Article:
Euthanasia rate at Columbus Animal Care and Control Center hits all-time low

COLUMBUS, GA (WTVM) - The Columbus, Ga. Animal Care and Control Center (ACCC) celebrated a remarkable accomplishment when its 2013 annual animal euthanasia fell to 38 percent, down from nearly 80 percent in 2010, 64 percent in 2011, and 52 percent in 2012.

They reported a 22 percent euthanasia rate for January 2014, an all-time low. Prior January numbers include 75 percent in 2010, 43 percent in 2011, and 34 percent in 2012.

"There is no other word than 'remarkable' to describe this type of dramatic result in saving the lives of animals and adopting them into loving homes," said Public Works Director Pat Biegler, who oversees the Special Enforcement Division that runs ACCC. "We can cite two primary factors – the multi-step Save A Pet Plan and our recent spay and neuter grants, to include a $58,250 grant we received last year to start a Trap, Neuter, Return (TNR) program."

The city's Save A Pet Plan was incrementally initiated in the spring of 2011, as the city shed itself of outdated rules that inhibited partnerships with rescue groups, increased its network of volunteers, and encouraged innovation such as internet promotion and off-site adoption efforts.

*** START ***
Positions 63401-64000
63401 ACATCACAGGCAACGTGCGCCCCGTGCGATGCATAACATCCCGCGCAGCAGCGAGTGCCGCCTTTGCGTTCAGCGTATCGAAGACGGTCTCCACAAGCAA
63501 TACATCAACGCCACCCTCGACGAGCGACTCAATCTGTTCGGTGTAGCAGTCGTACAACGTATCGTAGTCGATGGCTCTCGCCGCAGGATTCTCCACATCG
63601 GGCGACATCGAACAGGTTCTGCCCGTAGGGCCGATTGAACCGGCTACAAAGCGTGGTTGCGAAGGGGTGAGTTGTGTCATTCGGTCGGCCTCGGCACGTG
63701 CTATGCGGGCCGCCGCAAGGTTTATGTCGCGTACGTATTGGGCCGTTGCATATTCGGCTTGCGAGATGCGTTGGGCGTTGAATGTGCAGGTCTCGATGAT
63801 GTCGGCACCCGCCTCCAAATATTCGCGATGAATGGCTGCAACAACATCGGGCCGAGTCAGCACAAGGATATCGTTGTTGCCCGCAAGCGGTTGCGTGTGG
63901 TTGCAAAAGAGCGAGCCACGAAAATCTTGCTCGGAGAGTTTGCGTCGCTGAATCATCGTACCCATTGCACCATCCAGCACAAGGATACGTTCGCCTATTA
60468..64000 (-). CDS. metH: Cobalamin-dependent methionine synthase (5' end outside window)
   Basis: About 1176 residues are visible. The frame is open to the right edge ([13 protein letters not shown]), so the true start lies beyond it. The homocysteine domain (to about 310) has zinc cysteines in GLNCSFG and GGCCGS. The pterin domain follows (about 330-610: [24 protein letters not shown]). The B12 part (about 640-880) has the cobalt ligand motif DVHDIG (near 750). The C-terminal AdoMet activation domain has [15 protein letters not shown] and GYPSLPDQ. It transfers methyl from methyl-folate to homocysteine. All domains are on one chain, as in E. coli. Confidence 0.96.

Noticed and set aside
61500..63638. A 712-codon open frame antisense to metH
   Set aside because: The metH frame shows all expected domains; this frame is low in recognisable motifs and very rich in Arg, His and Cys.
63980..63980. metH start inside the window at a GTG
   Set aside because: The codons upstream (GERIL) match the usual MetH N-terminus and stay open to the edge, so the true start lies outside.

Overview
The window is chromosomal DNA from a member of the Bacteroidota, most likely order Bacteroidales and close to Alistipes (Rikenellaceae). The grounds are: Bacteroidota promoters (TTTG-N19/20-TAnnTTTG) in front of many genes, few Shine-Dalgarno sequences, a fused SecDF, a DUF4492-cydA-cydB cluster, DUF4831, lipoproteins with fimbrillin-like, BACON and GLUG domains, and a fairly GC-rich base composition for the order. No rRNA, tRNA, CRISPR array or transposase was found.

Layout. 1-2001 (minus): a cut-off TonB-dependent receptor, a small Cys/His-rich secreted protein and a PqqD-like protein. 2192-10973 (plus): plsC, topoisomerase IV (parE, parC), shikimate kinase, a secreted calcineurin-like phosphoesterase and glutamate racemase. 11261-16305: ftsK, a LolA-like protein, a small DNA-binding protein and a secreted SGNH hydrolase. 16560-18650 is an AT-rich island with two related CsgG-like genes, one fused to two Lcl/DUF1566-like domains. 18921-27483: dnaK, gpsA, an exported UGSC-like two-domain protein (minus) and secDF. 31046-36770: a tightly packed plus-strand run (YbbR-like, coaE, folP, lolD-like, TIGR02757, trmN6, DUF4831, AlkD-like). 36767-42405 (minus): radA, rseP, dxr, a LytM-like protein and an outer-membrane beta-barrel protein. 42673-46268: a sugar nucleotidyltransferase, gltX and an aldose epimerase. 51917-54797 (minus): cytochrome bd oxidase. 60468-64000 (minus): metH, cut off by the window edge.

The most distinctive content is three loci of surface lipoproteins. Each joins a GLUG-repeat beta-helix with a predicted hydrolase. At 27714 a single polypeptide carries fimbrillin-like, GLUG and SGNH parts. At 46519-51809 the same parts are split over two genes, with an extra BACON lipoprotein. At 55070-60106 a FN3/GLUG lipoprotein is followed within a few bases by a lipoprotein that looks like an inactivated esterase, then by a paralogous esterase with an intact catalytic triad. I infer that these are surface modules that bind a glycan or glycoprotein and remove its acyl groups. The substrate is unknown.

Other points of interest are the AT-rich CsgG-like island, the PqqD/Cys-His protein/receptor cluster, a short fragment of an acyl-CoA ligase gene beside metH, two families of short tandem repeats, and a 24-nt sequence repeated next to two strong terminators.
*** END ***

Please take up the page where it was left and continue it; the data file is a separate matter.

"Our Live Release rate has gone through the roof," says Special Enforcement Director Drale Short. "We have made the goals of the Save A Pet Plan priority, and we have seen the desired response."

ACCC's success also caught the attention of national foundations. Last year, the city was invited to apply for a $1 million Best Friends Community Cat grant through the Best Friends Animal Society. Columbus made the short list of potential recipients.

"Though Columbus did not receive the $1 million grant, we did receive $58,250 Pet Smart Charities® grant to spay or neuter 1,000 feral cats through our newly established TNR program," explains Short. "The TNR program works because no one who cares for a feral cat colony would bring the cats into ACCC if they believed the animal would be put down. With the TNR program, we are able to show the colony caretakers that if you allow us to spay or neuter and vaccinate the cats, we can return them to you healthier. That stops the propagation process and allows us to have cat population control."

ACCC has spayed or neutered and vaccinated 800 of the 1,000 feral cats so far.

"There is no doubt the TNR program, along with our other efforts, is causing the low euthanasia rate that we see," said Beigler. "If we are able to receive the $1 million Best Friends grant, the results will be amazing."

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